No, what we’re talking about here is merely cheating, pure and simple, a subject that has a long and ambivalent history in baseball. (For some reason when pitchers cheat it’s considered cute and charming, while when hitters cheat it’s considered some horrible affront to the sport.) This particular form of cheating is more dangerous than spitballs or corked bats because of the aforementioned health effects of performance-enhancing drugs, but ultimately the issue has been blown out of proportion, absorbed into a larger social hysteria about drug use, a topic that Americans have been largely incapable of having a rational conversation about since the Reagan administration, if not earlier.

Discussion of whether the record is “tainted” misses the point in at least one important sense. More than fans of any other sport, baseball fans tend to value statistics, records, and history. We love to compare players from different eras, to imagine how today’s hitters would stack up against the likes of Aaron and Babe Ruth. But underlying it all is (or at least should be) a wry acknowledgment that comparing players from different eras is ultimately a futile pursuit. Much is made of the fact that Babe Ruth never had to face any black or Latino pitchers, playing as he did in the era of segregation, but then there are also the advantages that today’s hitters have in terms of smaller ballparks and strike zones, not to mention video technology, which has probably benefited hitters more than pitchers. It would be one thing if Bonds were the only MLB player accused of taking steroids, but contrary to the impression one might get from some of the anti-Bonds folks in the media, this is not the case. Perhaps steroids are best regarded as part of the baseline of this particular era in baseball history, the "Steroid Era” as sportswriters have taken to calling it. And like it or not, Bonds is indisputably the era’s greatest slugger, as were Aaron and Ruth in their own times. Records and numbers may be hallowed things in baseball, but ultimately, when discussing athletic greatness, statistics are only a starting point, not the be-all and end-all.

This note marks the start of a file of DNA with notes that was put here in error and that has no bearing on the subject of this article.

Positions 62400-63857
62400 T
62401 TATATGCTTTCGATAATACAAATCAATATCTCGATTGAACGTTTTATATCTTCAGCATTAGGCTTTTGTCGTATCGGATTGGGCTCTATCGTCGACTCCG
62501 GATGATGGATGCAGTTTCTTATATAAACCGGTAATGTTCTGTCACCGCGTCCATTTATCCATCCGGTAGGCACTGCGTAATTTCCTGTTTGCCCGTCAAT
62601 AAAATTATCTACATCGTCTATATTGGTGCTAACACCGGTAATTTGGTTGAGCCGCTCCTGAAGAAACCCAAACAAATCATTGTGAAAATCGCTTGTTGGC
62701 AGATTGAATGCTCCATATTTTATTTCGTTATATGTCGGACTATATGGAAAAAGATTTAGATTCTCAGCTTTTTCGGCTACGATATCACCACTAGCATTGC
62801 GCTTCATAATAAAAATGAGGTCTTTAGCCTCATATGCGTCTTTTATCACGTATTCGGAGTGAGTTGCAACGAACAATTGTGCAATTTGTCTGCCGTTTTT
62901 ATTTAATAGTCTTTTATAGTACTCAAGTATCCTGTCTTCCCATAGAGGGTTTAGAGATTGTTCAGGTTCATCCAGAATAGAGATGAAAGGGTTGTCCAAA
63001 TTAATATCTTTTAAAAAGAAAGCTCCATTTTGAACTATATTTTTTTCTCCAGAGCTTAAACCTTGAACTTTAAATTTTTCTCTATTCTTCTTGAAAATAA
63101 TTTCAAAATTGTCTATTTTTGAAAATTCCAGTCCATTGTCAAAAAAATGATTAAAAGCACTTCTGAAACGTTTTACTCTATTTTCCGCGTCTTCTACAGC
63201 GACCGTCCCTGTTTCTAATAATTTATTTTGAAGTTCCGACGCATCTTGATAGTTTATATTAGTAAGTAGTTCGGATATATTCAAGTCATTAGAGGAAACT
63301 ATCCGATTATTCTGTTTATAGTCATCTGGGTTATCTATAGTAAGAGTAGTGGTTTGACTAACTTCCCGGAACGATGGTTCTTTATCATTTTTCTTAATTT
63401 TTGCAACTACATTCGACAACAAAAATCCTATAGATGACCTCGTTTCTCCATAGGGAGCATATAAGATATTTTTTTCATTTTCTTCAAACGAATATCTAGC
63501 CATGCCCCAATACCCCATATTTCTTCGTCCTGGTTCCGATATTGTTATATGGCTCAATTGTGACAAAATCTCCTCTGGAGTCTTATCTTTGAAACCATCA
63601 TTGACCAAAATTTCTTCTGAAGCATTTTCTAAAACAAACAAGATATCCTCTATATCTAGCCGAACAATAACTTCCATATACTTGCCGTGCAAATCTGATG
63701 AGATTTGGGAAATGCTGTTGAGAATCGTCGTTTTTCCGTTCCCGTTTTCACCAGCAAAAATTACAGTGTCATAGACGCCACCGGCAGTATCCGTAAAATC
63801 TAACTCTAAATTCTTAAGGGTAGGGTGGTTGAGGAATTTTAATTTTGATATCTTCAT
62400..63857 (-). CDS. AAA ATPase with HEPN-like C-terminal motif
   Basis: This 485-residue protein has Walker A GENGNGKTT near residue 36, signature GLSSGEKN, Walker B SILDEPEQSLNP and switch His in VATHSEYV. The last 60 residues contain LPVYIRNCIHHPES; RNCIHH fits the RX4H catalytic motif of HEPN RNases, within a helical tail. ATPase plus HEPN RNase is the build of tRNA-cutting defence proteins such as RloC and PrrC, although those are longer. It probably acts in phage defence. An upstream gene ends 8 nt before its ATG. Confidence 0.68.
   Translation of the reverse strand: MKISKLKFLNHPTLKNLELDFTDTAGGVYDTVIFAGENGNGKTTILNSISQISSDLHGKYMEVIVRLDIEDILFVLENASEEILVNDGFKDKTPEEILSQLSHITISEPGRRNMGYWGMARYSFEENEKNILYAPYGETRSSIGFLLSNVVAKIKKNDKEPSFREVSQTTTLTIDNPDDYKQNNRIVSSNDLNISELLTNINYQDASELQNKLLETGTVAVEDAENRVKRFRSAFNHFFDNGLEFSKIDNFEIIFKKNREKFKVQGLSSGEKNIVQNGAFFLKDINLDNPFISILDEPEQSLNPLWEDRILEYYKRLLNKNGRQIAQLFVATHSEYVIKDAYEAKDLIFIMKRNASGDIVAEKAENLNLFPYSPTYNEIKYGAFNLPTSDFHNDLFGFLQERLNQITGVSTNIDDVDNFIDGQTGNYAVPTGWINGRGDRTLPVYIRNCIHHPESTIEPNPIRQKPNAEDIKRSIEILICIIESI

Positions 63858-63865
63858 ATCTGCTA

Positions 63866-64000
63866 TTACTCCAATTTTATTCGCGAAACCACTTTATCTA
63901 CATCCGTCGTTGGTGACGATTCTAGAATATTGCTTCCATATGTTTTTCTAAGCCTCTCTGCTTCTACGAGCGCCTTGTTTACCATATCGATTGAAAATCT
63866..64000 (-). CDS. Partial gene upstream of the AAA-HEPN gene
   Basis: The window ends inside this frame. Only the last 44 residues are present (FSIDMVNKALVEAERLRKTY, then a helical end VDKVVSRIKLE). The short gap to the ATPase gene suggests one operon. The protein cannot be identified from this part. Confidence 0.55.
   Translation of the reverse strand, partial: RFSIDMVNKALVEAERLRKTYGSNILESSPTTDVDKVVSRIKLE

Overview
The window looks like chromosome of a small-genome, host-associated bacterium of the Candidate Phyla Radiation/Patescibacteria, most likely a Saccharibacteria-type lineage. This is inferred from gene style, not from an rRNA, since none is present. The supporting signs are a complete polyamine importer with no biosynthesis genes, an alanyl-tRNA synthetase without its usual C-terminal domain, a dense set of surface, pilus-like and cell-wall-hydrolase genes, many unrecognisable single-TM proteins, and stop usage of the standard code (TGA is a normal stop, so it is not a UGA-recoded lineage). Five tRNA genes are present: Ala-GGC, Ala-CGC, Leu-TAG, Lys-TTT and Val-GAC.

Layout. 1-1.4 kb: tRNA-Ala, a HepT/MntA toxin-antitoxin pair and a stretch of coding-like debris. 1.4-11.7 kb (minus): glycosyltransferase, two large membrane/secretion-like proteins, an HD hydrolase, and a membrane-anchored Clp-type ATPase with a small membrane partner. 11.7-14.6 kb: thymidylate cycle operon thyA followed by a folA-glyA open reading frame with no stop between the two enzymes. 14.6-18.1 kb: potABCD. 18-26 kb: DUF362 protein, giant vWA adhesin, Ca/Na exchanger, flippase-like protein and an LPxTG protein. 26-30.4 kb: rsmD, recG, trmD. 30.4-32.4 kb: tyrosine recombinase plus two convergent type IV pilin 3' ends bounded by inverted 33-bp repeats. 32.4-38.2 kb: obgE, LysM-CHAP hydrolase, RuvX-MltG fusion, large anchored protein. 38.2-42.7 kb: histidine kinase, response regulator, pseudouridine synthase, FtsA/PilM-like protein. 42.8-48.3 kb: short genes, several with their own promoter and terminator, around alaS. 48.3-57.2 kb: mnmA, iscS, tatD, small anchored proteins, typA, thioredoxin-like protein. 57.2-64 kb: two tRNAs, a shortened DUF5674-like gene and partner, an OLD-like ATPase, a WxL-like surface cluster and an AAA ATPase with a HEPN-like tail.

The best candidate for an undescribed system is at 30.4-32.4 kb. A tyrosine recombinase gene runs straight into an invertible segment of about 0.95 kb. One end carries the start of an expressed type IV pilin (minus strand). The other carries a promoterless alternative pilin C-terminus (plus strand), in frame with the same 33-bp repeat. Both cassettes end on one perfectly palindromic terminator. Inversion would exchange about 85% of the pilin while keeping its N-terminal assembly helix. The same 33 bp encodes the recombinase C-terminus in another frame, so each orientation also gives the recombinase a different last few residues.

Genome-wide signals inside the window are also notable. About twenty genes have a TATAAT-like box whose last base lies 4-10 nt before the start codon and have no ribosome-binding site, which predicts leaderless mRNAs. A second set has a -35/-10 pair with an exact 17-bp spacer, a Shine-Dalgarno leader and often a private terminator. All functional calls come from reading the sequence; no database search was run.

It was nice to see Aaron last night, albeit via pre-recorded video, graciously offering his congratulations to Bonds. His reaction was a stark contrast to the ridiculous behavior of baseball commissioner Bud Selig, who offered only tepid public statements after both the tying and record-breaking home runs, qualifying his congratulations with dark insinuations about Bonds being “innocent until proven guilty.” (Related topic for another day: When did “he’s innocent until proven guilty” become one of the most damning things you can say about someone? This meaning of this phrase appears to have completely reversed itself.)